Oliver Bugarin 11 0 0 6 min to read

BSP redoubles efforts to have the bank secrecy law relaxed

The Philippines would have a better chance of being removed from the Financial Action Task Force (FATFgray )’s list sooner if the bank secrecy rule were to be partially lifted, according to the Bangko Sentral ng Pilipinas.

Elmore Capule, senior assistant governor and general counsel for the BSP, testified before the Senate committee on banks, financial institutions, and currencies that the country’s failure to effectively implement and enforce anti-money laundering/combating the financing of terrorism laws, rules, and regulations was cited by the international dirty money watchdog.

According to Capule, this involves giving competent authorities direct access to information kept by banks, such as data on covered people’s beneficial ownership.

According to Capule, only the Philippines now has regulations governing bank deposit confidentiality that limit prudential oversight by limiting the scope of data and documents that the BSP can examine.

Capule said that under Presidential Decree 1792, the BSP received permission from the Monetary Board in 1981 to investigate or analyze bank accounts.

However, when Republic Act (RA) 7653, often known as the BSP Charter, was passed in 1993, the authority was abolished.

“If we can also address that issue, it will significantly improve our prospects of being removed from the FATF’s gray list quickly. So in essence, that is what the BSP’s initial recommendation is: a small modification to the bank secrecy rule, according to Capule.

The Philippines has made a high-level political commitment to cooperate with the FATF and Asia Pacific Group on Money Laundering after its re-inclusion in the gray list in June 2021. (APG).

The nation mentioned the passing of RA 11479, the Anti-Terrorism Act of 2020, and RA 11521, which amended the AMLA, as well as the publication of the associated rules and regulations.

After its third follow-up report in February of last year, the FATF kept the Philippines on its gray list despite several re-ratings, emphasizing the need for the nation to further strengthen its action plan to address strategic shortcomings in its regimes to combat money laundering, terrorist financing, and proliferation financing.

The Anti-Money Laundering Council (AMLC) is convinced that the Philippines will be taken off the gray list by January 2023 or earlier because of its commitment to quickly address any strategic shortcomings that have been found within predetermined timeframes.

Republic Act 1405, also known as An Act Prohibiting Disclosure of or Inquiry Into, Deposits with Any Banking Institution, is being modified in a restricted number of ways, according to Capule (Bank Secrecy Law).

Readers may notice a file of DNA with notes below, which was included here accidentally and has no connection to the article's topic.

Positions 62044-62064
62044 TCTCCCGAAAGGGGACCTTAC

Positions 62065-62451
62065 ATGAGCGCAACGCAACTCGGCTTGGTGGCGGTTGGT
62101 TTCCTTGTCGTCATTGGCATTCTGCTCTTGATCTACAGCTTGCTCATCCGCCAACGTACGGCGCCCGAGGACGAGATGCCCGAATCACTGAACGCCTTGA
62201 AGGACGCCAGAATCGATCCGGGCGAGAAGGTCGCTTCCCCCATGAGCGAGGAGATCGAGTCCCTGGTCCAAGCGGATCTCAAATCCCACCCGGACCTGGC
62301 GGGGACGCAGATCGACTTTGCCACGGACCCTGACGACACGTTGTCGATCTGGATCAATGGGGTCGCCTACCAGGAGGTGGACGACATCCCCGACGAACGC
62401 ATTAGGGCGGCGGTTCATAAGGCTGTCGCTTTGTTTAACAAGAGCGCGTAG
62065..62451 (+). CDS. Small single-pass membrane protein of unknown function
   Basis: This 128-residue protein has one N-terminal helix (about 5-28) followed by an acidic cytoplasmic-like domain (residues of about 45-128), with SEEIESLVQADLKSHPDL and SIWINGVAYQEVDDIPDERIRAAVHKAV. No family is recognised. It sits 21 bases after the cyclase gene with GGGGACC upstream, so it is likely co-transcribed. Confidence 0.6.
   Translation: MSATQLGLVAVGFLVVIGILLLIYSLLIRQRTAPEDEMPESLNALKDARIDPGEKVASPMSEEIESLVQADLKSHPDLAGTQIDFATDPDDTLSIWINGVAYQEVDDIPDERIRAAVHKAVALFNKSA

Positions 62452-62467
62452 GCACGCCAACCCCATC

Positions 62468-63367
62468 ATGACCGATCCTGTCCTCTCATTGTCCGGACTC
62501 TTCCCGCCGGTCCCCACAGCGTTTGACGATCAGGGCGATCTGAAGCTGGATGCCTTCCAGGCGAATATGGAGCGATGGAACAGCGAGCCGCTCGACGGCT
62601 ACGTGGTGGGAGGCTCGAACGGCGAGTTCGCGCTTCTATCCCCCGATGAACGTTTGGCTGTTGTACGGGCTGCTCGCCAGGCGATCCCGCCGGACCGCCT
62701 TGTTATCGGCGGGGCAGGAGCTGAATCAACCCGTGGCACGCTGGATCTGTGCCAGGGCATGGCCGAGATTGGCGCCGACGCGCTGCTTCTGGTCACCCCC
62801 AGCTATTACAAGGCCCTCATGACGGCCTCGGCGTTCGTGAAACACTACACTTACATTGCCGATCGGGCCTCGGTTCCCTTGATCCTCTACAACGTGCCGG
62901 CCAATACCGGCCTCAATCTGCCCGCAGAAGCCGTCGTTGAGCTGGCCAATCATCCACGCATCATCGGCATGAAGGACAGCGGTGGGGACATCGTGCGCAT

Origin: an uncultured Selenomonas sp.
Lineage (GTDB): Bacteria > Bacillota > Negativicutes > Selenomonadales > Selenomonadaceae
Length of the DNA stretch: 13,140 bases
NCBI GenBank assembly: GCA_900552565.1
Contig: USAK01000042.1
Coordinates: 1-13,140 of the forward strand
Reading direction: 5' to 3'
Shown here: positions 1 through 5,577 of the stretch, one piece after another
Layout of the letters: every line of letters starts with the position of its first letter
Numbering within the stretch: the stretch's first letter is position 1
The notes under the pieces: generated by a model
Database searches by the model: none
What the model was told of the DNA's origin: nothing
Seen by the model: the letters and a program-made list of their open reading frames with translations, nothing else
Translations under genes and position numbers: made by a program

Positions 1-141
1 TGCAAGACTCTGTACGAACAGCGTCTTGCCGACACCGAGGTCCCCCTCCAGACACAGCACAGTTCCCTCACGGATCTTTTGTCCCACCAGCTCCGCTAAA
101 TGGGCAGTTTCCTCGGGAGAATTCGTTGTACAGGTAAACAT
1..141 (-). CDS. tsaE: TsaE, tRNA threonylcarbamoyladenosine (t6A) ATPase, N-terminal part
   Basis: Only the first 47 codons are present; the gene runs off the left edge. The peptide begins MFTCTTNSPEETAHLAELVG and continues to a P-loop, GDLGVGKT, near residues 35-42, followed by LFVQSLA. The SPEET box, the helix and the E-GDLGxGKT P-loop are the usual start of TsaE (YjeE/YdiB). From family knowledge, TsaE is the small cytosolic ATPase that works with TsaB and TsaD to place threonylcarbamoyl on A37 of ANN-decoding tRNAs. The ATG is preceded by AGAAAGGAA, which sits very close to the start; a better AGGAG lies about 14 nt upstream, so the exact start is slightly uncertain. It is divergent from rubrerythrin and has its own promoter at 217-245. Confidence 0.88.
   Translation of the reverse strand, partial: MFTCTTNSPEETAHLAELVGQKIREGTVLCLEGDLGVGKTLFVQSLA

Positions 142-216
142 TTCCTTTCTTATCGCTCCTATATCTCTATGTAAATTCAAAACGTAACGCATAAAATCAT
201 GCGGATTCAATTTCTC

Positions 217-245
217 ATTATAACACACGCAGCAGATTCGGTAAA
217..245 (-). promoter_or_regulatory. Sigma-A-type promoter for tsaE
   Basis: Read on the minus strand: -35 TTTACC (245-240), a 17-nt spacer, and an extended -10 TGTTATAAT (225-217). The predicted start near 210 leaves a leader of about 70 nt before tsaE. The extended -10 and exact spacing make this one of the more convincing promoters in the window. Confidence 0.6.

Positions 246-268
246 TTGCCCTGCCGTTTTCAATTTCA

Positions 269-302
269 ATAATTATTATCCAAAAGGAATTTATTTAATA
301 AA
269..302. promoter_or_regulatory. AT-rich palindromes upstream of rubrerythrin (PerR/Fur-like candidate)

Capule claims that the World Bank and the International Monetary Fund (IMF) have recognized that the country’s bank secrecy restrictions limit the BSP’s capacity to carry out efficient supervision.

Capule clarified that the deposit accounts of stockholders, owners, directors, trustees, officials, or employees of a business that is under the BSP’s supervision are the only ones covered by House Bill 8991’s proposed changes to the Bank Secrecy Law.

In the course of its examination into closed banks, Capule stated that the Monetary Board would decide if there is probable cause to believe that fraud, a severe irregularity, or unlawful action has been or is being perpetrated.

Capule stated, “In essence, what we are calling for is a very, very limited relaxation of the bank secrecy restrictions.

Capule stated that safeguards against abuses would be included in the proposed revisions.

BSP Governor Felipe Medalla has stated that the central bank is investigating potential changes to the Bank Secrecy Law that would permit a thorough investigation of bank accounts with questionable financial transactions.

Medalla explained to the Financial Executives Institute of the Philippines’ members that the changes under consideration will improve the BSP’s ability to safeguard depositors against losses brought on by fraud and other illegal activity.

The Bankers Association of the Philippines (BAP), the Digital Payments Bill, and the SIM Card Registration Bill that was vetoed by the previous president Rodrigo Duterte are all being promoted by the BSP for passage during the 19th Congress.


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